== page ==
Convictions and Public Policy
Archbishop Henry J.
Mansell - Diocese of Hartford, CT
The Catholic Transcript - June Issue, 2004
In recent weeks heightened attention has focused on
situations where holders of public office who claim to be Catholic support
positions in public policy which are contrary to Catholic teaching.
The United States Conference of Catholic Bishops has
appointed a task force to study this matter further. The task force has not yet
made its report but when it does, discussion certainly will be intensified. I do
not mean to anticipate that report, but rather to offer some reflections on the
situation at this point.
As various bishops have made public statements lately, it has
been interesting to note the reactions of some politicians. The tone in a number
of instances has been hostile, challenging the bishops’ right to speak out.
Emotions have run high on antagonism and animosity, while the remarks themselves
have been fairly shallow in content: “The bishops should respect the separation
of church and state . . . the bishops should stay out of public policy . . . the
bishops should confine themselves to church matters, etc.”
How many politicians continue to recite the mantra on
abortion, “I am personally opposed to abortion, but I will not impose my views
on others.” I would like to raise a question which seems rarely to be addressed:
“Why are they personally opposed to abortion?” If they are opposed because
abortion is the taking of an innocent human life, then the stakes are raised
considerably. If they really believe that, they have the responsibility to take
steps to protect, support, and promote that human life. With all of the rancor
that has been vented recently, I have heard little of the remorse or regret that
should attend the tension between personal opposition to and public support for
The advances in technology and specifically in sonar imaging
should make that tension all the more unsettling and uncomfortable.
The teaching of the Catholic Church on abortion has been
constant, going back to the first century Didache, “You should not kill the
embryo by abortion and shall not cause the newborn to perish.” As the Catechism
of the Catholic Church states, “The inalienable right to life of every innocent
human individual is a constitutive element of a civil society and its
Church teaching, therefore, is clear, but we are involved
here with more than Church teaching. The taking of an innocent human life is a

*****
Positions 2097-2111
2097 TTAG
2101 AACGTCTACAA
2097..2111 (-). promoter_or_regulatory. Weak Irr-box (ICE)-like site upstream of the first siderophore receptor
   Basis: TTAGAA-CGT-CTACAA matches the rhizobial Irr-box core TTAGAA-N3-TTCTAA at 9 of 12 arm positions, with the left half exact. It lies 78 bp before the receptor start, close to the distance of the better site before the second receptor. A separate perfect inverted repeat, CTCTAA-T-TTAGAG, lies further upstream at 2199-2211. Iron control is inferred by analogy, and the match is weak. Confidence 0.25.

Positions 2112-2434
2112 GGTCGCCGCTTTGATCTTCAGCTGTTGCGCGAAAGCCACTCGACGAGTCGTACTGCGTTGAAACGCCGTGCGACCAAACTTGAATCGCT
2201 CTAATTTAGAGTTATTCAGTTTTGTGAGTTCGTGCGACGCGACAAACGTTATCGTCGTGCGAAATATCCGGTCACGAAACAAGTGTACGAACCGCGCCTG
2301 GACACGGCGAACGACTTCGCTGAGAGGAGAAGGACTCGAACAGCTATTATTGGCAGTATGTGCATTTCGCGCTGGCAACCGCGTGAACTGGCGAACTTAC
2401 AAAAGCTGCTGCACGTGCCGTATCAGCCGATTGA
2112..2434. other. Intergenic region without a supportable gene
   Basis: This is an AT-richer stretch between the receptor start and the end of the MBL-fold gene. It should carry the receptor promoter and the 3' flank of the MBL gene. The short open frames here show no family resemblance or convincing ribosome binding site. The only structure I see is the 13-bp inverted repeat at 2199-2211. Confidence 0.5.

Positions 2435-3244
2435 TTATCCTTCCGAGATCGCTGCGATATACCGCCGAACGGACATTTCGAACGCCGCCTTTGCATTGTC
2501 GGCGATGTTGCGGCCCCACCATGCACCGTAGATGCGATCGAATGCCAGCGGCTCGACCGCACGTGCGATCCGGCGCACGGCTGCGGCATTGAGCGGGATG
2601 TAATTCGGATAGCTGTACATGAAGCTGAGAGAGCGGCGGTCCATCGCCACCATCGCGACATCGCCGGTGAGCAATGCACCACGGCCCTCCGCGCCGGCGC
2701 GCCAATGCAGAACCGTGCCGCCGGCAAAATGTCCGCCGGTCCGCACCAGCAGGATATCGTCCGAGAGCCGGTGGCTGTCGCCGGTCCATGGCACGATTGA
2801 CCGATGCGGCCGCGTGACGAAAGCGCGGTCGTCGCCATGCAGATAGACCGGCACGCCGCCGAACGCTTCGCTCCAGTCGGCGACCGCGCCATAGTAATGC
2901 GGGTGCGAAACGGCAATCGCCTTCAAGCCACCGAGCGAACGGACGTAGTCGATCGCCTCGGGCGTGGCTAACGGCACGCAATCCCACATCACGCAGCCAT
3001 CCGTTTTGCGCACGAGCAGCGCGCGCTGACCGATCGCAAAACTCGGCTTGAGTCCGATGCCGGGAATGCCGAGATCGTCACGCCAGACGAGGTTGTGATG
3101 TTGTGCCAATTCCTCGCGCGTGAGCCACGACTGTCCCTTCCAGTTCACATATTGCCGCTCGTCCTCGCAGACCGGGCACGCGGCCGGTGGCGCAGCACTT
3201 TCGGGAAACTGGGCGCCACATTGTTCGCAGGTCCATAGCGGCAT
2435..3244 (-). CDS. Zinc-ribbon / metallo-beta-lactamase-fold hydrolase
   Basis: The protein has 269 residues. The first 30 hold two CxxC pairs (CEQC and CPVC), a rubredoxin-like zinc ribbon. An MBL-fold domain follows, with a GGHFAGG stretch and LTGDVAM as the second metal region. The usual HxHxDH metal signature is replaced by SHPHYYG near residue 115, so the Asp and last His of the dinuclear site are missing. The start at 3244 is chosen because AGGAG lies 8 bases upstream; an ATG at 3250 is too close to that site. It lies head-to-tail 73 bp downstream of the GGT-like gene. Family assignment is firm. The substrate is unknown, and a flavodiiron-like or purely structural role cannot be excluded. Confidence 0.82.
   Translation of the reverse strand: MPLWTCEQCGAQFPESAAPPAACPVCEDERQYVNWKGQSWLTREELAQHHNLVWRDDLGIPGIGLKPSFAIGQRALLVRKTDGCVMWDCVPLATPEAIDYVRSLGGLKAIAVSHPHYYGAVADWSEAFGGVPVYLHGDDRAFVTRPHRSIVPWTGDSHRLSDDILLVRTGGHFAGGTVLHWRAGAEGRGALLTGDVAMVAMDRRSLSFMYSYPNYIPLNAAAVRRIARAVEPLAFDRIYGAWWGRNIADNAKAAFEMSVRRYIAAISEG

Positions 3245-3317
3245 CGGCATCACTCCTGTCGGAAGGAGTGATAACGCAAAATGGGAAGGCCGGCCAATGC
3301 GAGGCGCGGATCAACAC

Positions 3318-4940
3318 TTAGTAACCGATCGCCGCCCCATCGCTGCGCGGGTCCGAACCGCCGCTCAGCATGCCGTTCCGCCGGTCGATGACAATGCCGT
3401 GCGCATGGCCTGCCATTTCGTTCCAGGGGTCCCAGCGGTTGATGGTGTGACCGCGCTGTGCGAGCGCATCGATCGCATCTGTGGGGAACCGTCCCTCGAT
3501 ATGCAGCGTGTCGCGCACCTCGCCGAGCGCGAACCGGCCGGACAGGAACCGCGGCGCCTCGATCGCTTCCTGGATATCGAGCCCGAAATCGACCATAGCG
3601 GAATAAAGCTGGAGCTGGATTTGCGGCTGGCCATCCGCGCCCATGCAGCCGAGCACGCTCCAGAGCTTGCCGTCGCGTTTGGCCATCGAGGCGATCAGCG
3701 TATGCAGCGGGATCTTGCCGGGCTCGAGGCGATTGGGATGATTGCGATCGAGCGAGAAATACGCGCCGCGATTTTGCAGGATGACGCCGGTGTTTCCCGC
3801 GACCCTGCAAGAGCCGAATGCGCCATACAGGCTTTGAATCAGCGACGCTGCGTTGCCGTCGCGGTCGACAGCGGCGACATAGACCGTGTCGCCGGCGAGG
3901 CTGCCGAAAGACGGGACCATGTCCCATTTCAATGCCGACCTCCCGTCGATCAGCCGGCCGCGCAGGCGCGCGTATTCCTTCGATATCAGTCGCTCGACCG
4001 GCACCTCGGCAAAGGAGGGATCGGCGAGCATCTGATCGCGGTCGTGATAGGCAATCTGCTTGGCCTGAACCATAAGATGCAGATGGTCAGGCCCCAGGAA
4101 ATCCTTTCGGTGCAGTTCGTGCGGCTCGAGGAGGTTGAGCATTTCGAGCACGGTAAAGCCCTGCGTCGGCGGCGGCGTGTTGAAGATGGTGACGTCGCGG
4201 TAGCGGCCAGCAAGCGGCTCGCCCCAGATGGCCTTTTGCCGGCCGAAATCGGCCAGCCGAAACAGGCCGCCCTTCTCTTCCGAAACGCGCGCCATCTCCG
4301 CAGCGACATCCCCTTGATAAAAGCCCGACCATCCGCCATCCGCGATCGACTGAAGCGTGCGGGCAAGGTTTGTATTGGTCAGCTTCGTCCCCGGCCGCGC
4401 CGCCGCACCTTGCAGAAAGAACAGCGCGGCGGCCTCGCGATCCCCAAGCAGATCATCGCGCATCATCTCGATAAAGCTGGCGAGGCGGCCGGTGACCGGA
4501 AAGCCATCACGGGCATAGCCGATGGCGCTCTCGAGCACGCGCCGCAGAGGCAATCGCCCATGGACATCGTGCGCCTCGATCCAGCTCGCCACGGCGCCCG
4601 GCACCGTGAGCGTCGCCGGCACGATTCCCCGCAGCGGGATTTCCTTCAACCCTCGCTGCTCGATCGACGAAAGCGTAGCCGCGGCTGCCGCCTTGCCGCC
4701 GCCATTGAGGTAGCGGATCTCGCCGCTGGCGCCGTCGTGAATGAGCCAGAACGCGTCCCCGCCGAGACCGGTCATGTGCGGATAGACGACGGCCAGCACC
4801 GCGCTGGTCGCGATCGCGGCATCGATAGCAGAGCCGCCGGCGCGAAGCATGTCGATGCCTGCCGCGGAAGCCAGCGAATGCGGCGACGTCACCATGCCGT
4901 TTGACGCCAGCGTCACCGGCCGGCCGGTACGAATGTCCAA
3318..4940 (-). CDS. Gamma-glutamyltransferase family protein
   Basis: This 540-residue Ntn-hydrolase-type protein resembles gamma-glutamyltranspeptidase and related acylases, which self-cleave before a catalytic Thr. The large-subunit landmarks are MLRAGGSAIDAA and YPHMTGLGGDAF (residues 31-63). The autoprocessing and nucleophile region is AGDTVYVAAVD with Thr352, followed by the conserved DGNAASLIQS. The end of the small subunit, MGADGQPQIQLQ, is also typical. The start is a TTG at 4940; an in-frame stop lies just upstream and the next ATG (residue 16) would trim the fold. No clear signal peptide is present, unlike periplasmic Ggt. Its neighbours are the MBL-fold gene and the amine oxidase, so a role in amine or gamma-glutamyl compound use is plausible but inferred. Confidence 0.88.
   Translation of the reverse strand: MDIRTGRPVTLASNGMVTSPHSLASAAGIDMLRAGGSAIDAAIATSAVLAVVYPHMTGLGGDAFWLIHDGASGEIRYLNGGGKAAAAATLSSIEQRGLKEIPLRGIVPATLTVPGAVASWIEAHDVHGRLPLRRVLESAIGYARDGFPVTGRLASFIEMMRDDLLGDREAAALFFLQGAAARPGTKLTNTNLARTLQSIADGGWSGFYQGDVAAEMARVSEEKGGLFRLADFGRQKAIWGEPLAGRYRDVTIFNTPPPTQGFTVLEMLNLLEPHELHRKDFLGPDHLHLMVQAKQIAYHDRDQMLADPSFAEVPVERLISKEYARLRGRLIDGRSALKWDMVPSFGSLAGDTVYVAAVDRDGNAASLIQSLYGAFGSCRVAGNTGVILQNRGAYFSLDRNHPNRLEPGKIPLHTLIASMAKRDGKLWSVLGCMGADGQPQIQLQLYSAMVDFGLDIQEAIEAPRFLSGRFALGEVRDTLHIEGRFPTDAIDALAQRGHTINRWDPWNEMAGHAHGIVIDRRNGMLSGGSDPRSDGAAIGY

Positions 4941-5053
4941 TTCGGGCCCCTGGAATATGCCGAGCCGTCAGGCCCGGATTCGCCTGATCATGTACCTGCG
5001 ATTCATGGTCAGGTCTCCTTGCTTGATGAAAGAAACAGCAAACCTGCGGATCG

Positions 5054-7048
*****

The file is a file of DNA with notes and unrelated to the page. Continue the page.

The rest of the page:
violation of the natural law. The right to life does not represent a concession
made by society and the state. It belongs to human nature and is inherent in the
person by virtue of the creative act from which the person took his or her
We speak about natural law, but another issue of concern
arises when people say that religious convictions should not influence political
positions. Yet our foundational document, the Declaration of Independence,
states that we are all endowed by our Creator with certain inalienable rights,
and that among those are the right to life, liberty, and the pursuit of
happiness. That is a religious conviction.
When we ask public officials to leave their religious
convictions at the door, are we not depriving them of what is foundational in
their existential makeup? Are we not asking them to be fundamentally
schizophrenic? Are not our religious convictions basic to our identity?
How many political leaders serve in public office precisely
because of religious convictions to promote the commonweal? Where would the
civil rights legislation of the 1960s be without the religious convictions which
inspired and promoted it?
I have focused on the abortion issue here because it is
radical. The Catholic Church promotes reverence for the whole continuum of human
life, from conception to natural death. We provide all sorts of services and
advocate on any number of issues to foster human life. We are the last people
who can be labeled “one issue.” (It is interesting to note how often those who
apply that charge to us maintain that across-the-board support for legalized
abortion is the litmus test for candidates for the United States Supreme Court.)
Life is the fundamental right, and the other rights proceed
from it. The right to privacy is critical, but it cannot be extended to taking
the life of an innocent human being.
The dialogue will continue. The foundations of our society
are at issue. It should be remembered that civilization enjoys its finest hours
when it is defending innocent human life in all its stages, particularly at its
weakest and most vulnerable.